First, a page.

Mental health is a human right. This is elaborated under Article 12 of the UN International Covenant on Economic, Social and Cultural Rights which recognizes that the highest attainable standard of health involves both physical and mental health.
However, even with this recognition that mental health is a human right and as such should be enjoyed by everyone various studies show that stigma, discrimination, and prejudice based on a person’s sexual orientation and gender identity and expression affect a person’s mental health and well-being.
Last June to July 2019, APCOM launched an online survey which attempted to look into the mental health and well-being of LGBTQI rights defenders. The online survey, even with its inherent limitations, aimed to contribute to existing data by gathering perceptions on mental health and well-being from people involved in the defense and promotion of LGBTQI rights. The survey also aimed for its results to contribute to shine a light on the the mental health and well-being of LGBTQI rights advocates and defenders.
Demographics of Survey Respondents:
A total of 108 respondents participated in the survey. Most of the respondents were from Pakistan (13 respondents) followed by respondents from Malaysia (11), Philippines (10), India (9) and respondents from Indonesia (8). Other respondents are from Australia, Cambodia, Thailand, Iran, Bangladesh, China, Singapore, Myanmar, Korea, Sri Lanka, Vietnam, Bhutan, Fiji, Japan, Kiribati, Maldives, Papua New Guinea, and Turkey. There were also 4 respondents from countries outside Asia and the Pacific including UK, Colombia and New Zealand.
Most participants are gay (39.89%), followed by bisexuals (14.81%) and lesbians (12.04%). Eleven participants are heterosexual. Some of the respondents are pansexual, asexual, and some who do not subscribe to labels. In terms of gender identity, most participants identify as cis male (45.37%), while 16.67% identified as queer. Cis female participants consisted 15.74% of the respondents. Ten respondents (9.26%) are transmen while 4.63% are transwomen. Other respondents indicated that that they are non-binary, gender fluid and bi-gender. One survey respondent is intersex.
Almost all (91.67%) of the respondents indicated being aware about mental health and well-being issues facing LGBTQI rights defenders. Further, a high percentage of survey respondents indicated that their involvement in LGBTQI rights defense and promotion affect their mental health and well-being. Almost half (45.37%) indicated strong agreement, and 30.36% indicated moderate agreement to the statement: ‘I believe that my involvement as LGBTQI rights defender has effect/s on my mental health and well-being.’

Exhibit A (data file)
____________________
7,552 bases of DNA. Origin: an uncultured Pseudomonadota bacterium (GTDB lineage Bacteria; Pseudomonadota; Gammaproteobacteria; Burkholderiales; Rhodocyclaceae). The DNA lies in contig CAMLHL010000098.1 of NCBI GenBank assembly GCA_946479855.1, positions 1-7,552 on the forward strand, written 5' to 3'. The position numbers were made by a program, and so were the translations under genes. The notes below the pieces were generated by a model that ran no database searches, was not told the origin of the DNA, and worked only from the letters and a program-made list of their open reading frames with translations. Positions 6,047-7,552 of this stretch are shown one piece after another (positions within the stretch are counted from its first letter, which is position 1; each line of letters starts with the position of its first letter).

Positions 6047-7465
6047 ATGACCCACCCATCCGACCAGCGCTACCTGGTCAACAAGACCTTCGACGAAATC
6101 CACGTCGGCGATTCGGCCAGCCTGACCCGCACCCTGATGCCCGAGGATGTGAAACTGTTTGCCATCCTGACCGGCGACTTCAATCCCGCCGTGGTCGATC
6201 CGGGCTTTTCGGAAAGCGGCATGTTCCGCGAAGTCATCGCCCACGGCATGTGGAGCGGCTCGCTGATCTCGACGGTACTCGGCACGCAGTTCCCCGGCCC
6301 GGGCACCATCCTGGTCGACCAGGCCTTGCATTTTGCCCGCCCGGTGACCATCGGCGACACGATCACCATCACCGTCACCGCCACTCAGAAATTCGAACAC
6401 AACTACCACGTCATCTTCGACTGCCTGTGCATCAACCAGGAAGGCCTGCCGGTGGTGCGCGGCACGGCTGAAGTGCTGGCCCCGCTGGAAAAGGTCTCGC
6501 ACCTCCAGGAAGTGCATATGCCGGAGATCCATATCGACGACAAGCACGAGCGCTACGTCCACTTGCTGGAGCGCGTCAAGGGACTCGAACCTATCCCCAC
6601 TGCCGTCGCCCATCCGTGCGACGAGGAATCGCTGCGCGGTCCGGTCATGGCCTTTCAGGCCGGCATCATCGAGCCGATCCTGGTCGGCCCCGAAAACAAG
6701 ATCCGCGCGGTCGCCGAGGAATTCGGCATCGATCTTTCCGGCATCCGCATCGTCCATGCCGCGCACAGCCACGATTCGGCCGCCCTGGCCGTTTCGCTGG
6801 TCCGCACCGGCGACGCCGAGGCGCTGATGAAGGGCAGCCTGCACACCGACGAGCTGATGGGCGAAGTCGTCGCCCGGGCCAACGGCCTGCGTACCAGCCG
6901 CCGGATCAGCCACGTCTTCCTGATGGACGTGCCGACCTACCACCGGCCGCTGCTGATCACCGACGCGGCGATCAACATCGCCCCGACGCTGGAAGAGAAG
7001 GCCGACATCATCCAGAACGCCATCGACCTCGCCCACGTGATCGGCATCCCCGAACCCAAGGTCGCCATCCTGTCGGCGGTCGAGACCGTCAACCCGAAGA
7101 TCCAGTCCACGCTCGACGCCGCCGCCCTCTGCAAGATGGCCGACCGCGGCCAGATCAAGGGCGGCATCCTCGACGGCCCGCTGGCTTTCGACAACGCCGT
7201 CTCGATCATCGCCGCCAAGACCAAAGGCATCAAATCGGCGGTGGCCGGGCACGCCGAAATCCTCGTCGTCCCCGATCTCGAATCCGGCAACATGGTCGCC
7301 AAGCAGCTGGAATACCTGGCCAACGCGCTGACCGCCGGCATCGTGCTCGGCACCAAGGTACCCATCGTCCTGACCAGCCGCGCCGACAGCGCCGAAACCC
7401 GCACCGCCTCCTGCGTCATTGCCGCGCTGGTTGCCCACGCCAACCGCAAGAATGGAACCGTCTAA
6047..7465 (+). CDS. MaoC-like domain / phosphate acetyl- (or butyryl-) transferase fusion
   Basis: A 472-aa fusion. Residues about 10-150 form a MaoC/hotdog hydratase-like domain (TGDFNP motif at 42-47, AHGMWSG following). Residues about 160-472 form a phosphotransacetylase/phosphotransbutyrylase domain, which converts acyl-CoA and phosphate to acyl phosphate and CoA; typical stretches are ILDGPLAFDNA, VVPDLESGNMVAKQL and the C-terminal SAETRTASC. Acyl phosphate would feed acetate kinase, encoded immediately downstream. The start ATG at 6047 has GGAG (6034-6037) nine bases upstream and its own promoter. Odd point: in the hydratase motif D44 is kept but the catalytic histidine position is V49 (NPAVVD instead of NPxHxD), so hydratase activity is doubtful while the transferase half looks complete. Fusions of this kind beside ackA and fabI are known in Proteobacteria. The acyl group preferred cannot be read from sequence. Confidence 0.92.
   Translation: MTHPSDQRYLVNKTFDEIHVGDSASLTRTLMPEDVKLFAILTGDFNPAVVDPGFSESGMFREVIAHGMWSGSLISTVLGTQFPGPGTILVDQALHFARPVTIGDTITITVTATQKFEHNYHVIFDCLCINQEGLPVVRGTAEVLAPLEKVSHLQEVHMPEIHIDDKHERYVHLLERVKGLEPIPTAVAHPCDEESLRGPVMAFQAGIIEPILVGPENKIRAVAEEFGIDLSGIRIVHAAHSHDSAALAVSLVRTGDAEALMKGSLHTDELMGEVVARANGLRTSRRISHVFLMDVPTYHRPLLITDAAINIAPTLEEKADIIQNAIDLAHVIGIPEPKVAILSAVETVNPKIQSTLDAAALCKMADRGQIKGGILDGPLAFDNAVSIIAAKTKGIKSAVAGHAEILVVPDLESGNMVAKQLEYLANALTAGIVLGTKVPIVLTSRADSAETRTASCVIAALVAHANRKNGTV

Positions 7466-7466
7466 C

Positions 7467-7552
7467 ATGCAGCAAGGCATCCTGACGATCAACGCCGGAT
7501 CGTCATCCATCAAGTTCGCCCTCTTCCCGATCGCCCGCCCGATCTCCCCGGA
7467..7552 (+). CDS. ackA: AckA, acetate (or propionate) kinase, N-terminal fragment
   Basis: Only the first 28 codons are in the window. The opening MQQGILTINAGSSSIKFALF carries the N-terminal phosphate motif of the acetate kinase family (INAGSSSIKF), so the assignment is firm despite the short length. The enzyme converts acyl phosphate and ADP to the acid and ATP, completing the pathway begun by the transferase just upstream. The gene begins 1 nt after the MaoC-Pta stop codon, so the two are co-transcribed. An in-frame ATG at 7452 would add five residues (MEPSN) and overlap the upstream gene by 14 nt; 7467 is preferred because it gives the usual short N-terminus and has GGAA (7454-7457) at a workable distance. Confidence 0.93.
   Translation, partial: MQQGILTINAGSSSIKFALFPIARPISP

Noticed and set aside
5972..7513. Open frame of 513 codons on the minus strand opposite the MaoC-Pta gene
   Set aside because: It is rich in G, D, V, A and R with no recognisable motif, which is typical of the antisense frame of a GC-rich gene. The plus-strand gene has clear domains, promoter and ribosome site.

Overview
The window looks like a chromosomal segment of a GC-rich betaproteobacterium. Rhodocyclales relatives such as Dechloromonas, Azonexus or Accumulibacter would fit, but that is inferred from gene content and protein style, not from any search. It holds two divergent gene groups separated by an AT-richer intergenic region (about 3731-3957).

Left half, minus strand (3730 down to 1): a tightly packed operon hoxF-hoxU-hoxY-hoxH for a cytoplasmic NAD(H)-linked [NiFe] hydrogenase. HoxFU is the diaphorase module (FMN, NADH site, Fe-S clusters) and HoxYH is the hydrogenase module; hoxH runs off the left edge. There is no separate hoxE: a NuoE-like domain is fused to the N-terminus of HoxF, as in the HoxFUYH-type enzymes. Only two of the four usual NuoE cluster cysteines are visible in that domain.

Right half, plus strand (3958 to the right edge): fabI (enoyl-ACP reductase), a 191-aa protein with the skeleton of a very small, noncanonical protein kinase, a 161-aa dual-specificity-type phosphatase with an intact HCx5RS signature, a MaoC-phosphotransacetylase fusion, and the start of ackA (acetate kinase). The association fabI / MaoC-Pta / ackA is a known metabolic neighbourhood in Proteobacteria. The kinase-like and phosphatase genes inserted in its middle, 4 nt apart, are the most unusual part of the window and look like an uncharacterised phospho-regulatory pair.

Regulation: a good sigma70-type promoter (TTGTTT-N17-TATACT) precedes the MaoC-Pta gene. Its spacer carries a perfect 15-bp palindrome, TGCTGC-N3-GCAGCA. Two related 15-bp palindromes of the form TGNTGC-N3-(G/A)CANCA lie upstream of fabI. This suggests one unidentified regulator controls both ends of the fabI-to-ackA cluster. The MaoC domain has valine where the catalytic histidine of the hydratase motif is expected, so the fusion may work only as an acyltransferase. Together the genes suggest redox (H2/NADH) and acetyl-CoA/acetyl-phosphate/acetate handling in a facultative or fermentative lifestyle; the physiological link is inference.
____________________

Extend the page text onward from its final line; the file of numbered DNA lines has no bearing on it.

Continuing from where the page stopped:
The effects of involvement in LGBTQI rights defense on the mental health and well-being of defenders can be either positive of negative.
The positive effects identified by some survey respondents include: sense of personal empowerment and liberation; fulfillment and happiness; sense of satisfaction; confidence and strength. One respondent indicated involvement in LGBTQI rights gives the respondent ‘meaning to his/her life.’
Meanwhile, the negative effects included burnout and fatigue, frustration, empathy fatigue, stress, anxiety, depression, frustration, alcohol dependency, increased sensitivity for their and their families’ security, feelings of isolation, and sleeplessness. According to some respondents, the negative effects of their LGBTQI rights involvement on their mental health and well-being are related to stigma and discrimination, limited spaces for advocacy in some countries, exposure to anti LGBT sentiments and backlash resulting from work/involvement related to LGBTQI rights, hate speech, verbal abuse, bullying, and harassment.
Mental health issues and well-being are not being discussed enough. Most respondents registered either strong disagreement (35.51% or 38 respondents) or moderate disagreement (37.38% or 40 respondents) to the statement: Mental health and well-being of LGBTQI rights defenders/advocates are being discussed enough.
Of the respondents who have experienced accessing mental health and well-being services, sensitivity, affordability, availability and accessibility were identified as challenges they encountered when accessing mental health and well-being services. Specifically, respondents indicated non-LGBTQI sensitive and affirmative services, and the stigma attached to mental health. Some respondents indicated cost of services and their personal financial constraints as challenges in accessing mental health and well-being services.
In terms of strategies used by respondents to take care of their mental health and well-being, the top answers are speaking with supportive friends, speaking with colleagues, speaking with counsellors/therapists, and speaking with supportive family members.
Asked for suggestions on how to improve the mental health and well-being of LGBTQI rights defenders, top answers included initiating specific programs which aim to address mental health and well-being concerns of those involved in LGBTQI rights; self-care strategies; increasing discussions and raise awareness about mental health and well-being; LGBTQI sensitive services and making these services available; and putting in place protective policies for the LGBTQI community.
APCOM is convinced that there is a need to make available venues for safe, non-judgmental and non-stigmatizing discussions about mental health and well-being of LGBTQI rights defenders, and the LGBTQI community in general. These discussions will contribute to raising awareness about the issue and to de-stigmatization of mental health and well-being.
Further, we believe that repeal of laws which criminalizes being LGBTQI and enactment of laws which seek to protect equality regardless of sexual orientation, gender identity and characteristics will contribute to a healthier LGBTQI communities.